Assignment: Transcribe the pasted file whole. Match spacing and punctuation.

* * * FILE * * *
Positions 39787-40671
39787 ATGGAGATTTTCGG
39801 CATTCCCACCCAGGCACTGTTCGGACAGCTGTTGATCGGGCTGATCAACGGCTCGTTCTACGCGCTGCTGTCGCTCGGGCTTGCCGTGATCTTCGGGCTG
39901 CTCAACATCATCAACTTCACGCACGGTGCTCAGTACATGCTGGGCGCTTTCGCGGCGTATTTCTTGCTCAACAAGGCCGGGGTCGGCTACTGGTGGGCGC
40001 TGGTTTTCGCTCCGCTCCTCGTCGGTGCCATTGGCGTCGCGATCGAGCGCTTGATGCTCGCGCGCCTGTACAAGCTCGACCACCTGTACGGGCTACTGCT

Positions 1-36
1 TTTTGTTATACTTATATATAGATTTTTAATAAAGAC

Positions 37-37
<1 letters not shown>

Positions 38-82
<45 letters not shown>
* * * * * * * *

Positions 39787-40671
39787 ATGGAGATTTTCGG
39801 CATTCCCACCCAGGCACTGTTCGGACAGCTGTTGATCGGGCTGATCAACGGCTCGTTCTACGCGCTGCTGTCGCTCGGGCTTGCCGTGATCTTCGGGCTG
39901 CTCAACATCATCAACTTCACGCACGGTGCTCAGTACATGCTGGGCGCTTTCGCGGCGTATTTCTTGCTCAACAAGGCCGGGGTCGGCTACTGGTGGGCGC
40001 TGGTTTTCGCTCCGCTCCTCGTCGGTGCCATTGGCGTCGCGATCGAGCGCTTGATGCTCGCGCGCCTGTACAAGCTCGACCACCTGTACGGGCTACTGCT

Positions 1-36
1 TTTTGTTATACTTATATATAGATTTTTAATAAAGAC

Positions 37-37
<1 letters not shown>

Positions 38-82
<45 letters not shown>